William Wordsworth

Ernest De Selincourt, Alan G. Hill, and Mary Moorman (eds), The Letters of William and Dorothy Wordsworth, Vol. 3: The Middle Years: Part II: 1812–1820 (Second Revised Edition)

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  • MS. Lonsdale MSS., Record Office, The Castle, Carlisle.
  • K (—). MY ii. 623, p. 846 (—).

  • Monday
  • 24 May 1819
  • Rydal Mount

My Lord,

Allow me to add a few words (by way of Postscript to my Letter of Saturday) respecting the management of the Quarterly Review. Wishing that what I cannot but think the errors of the Bullionists should be laid open, I wrote to Mr Southey begging his interest with the Editor of the Q.R. to procure the Reviewing of the Pamphlets on this subject for Mr De Quincey, editor of the Westnd Gazette.1

Mr Southey writes in reply: 'I fear the Q.R. would be closed against De Q's opinions upon the Bullion question, as it is against mine on the Catholics' (Mr Southey is an enemy to further concession); 'and indeed more certainly because some years ago it took the pg 544wrong side upon that subject;1 and consistency in a political error is the only kind of consistency to be expected in a journal of this kind. This I am sorry for, because if De Quincey could bring his reasonings before the public through a favorable channel I think he would go far towards exploding a mischievous error.' From this extract, may be seen that these Reviews value above everything, the keeping up the notion of their own mysterious infallibility. It is probable that the Q.R. is closed against the opponents of the Catholic claims, in consequence of its having espoused the other side, through the influence of Mr Canning over the Editor.2 The great circulation of the two Reviews the Quarterly and the Edinburgh, has been very injurious to free discussion, by making it almost insurmountably difficult for any writer not holding a public situation, to obtain a hearing if his opinions should not suit either of these periodical publications.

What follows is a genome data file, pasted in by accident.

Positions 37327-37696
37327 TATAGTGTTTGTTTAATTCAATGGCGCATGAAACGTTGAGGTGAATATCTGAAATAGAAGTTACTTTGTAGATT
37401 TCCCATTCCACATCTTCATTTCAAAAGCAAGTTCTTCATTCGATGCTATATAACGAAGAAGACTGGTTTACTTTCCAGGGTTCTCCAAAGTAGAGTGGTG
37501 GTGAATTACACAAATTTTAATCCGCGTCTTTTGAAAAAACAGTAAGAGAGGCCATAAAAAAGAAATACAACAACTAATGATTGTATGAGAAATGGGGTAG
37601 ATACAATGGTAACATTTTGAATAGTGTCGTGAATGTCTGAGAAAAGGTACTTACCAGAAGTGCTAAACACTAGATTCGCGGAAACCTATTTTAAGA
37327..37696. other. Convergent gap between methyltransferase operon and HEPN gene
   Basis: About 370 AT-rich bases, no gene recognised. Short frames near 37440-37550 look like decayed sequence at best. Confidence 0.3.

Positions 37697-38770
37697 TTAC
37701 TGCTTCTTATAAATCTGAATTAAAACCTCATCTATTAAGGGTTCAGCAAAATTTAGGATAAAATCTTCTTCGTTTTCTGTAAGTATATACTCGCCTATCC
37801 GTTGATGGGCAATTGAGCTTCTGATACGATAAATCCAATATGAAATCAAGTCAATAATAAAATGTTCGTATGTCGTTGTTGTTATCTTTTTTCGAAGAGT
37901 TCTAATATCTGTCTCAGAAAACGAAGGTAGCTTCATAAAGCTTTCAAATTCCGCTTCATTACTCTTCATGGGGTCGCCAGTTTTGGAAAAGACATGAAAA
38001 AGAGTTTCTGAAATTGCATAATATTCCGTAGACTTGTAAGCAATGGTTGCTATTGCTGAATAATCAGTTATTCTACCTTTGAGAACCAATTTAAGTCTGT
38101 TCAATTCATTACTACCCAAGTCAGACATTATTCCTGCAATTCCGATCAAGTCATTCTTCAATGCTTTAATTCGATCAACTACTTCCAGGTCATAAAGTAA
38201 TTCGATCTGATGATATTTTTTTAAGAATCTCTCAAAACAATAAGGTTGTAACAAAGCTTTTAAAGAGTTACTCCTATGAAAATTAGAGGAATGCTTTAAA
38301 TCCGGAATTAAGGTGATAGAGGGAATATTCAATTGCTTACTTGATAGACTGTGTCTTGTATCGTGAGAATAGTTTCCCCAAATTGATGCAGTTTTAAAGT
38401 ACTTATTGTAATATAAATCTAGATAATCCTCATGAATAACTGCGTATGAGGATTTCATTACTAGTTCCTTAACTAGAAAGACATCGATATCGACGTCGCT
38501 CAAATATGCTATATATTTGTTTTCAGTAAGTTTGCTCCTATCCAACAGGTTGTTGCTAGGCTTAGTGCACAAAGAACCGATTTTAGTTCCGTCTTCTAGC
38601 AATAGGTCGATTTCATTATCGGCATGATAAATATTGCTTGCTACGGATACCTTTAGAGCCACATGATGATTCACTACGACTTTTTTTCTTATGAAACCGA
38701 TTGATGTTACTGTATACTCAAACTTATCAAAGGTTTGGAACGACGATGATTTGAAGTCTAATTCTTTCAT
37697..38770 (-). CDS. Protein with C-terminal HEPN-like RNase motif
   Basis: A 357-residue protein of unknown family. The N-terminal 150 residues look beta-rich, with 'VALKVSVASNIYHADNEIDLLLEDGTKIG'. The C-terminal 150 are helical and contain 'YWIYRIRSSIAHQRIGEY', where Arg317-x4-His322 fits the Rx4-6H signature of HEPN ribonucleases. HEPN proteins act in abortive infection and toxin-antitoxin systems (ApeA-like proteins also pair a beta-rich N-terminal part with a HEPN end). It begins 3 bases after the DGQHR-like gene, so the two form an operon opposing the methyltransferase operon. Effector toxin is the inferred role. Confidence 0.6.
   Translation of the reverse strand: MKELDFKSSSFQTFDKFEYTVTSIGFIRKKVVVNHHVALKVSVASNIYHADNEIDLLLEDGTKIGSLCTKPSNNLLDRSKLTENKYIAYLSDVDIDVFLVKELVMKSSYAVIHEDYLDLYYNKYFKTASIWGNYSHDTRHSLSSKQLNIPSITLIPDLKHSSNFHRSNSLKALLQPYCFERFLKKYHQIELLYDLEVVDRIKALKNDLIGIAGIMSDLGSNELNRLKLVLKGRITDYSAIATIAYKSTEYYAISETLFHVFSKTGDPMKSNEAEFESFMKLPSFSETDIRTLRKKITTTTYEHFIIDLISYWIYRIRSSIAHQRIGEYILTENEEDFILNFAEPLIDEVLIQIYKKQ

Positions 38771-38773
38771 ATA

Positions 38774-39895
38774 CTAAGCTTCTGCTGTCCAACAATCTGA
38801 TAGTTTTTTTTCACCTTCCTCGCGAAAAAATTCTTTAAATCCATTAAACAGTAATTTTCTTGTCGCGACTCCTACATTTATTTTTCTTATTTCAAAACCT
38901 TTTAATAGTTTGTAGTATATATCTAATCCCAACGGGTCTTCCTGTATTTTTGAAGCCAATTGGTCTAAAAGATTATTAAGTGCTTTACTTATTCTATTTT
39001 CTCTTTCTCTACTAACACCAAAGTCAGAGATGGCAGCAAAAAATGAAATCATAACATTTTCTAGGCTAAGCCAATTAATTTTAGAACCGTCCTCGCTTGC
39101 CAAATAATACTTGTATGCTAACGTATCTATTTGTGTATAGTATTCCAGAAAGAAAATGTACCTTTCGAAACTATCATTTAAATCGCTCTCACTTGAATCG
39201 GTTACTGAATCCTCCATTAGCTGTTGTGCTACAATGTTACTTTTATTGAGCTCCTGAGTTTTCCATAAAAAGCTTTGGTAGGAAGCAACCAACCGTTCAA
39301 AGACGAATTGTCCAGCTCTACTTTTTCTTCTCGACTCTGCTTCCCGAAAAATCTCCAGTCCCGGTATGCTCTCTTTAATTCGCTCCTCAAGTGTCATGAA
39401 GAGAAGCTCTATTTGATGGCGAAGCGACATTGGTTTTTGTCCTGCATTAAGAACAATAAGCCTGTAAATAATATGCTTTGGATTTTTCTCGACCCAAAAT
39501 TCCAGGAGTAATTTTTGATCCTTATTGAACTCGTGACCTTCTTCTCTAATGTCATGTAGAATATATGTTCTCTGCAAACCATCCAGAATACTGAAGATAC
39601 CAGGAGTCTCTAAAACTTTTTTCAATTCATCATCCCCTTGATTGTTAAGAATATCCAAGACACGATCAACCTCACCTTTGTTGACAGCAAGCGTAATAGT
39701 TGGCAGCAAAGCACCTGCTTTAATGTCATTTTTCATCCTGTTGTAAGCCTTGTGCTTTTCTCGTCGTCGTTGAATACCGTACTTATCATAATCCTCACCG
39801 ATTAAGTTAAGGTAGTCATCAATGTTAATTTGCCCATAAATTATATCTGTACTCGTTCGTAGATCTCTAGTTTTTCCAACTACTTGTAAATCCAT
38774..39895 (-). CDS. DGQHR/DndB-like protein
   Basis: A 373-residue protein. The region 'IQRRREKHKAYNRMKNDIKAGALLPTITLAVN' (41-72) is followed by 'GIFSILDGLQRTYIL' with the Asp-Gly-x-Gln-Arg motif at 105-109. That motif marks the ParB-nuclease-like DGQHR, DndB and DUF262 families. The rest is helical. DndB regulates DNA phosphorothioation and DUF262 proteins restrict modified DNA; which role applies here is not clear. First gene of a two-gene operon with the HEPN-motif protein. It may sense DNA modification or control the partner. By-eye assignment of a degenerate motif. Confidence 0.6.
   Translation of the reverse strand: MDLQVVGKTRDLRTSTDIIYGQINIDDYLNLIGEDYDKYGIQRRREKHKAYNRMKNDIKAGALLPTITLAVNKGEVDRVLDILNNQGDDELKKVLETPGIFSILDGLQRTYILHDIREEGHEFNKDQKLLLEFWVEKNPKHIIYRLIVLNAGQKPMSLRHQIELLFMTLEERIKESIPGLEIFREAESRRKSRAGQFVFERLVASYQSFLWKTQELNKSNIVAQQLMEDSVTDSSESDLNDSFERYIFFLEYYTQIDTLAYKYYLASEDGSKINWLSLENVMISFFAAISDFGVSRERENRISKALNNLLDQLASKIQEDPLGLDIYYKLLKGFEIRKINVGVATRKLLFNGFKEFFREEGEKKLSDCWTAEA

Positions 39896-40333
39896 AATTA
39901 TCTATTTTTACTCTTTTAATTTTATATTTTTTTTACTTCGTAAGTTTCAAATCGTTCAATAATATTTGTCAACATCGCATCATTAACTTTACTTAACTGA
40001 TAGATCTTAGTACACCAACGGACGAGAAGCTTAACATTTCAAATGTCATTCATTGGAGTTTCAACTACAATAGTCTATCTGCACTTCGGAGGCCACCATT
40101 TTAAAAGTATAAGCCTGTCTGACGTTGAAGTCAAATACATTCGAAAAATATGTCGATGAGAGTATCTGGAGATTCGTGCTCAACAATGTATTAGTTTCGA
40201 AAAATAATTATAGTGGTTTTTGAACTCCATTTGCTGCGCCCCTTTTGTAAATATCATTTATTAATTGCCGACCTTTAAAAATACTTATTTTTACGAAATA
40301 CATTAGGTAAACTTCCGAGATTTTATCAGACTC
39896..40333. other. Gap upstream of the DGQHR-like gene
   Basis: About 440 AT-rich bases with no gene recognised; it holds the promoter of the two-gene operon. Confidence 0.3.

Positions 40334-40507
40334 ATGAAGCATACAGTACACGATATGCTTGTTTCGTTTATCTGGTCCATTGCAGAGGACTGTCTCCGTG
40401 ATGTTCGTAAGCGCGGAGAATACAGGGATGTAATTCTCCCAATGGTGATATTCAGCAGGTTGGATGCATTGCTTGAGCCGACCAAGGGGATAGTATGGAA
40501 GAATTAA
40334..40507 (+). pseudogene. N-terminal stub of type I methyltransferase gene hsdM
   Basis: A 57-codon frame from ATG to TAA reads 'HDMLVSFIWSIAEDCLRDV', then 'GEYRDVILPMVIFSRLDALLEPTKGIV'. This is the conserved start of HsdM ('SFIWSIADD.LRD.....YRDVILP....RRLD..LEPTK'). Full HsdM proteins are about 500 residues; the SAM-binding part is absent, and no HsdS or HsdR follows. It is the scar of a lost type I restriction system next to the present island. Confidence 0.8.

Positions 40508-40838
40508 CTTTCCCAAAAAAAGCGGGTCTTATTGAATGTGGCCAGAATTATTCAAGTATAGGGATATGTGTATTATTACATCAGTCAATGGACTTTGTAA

I was truly glad to see the majority by which the House of Lords expressed their opinion of the Cath. Q.3

  • I have the honor     
  • to remain        
  • My Lord        
  • most faithfully yours   
  • Wm Wordsworth     

Notes Settings


Editor’s Note
1 In a notable editorial on 6 Feb., De Quincey had already argued against the resumption of cash payments on the ground that a metallic currency was not the test or appropriate product of national wealth; and he followed this up with a series of articles on 'Paper of the Bank of England', which appeared on 6, 17 Feb.; 20, 27 Mar.; 3, 10, 17 Apr.; and 22 May.
Editor’s Note
1 i.e. after the publication of the Bullion Committee's Report in Aug. 1810. The Quarterly Review, Nos. viii and ix (Nov. 1810 and Feb. 1811), had included no less than four articles discussing the Report and related topics, and all of them were in general agreement with the Committee's conclusions. For the evidence for Canning's hand in these articles, see F. W. Fetter, 'Economic Articles in the Quarterly Review & their Authors, 1809–50', Journal of Political Economy, vol. lxvi (Feb. and Apr. 1958). For Southey's own view of the Bullion question, see Waiter, iii. p. 136.
Editor’s Note
2 i.e. William Gifford. Both Canning and Croker had come out in favour of concessions to the Catholics.
Editor’s Note
3 The Catholic question had been debated in the House of Lords on 17 May: a motion in favour of relief was lost by forty-one votes.
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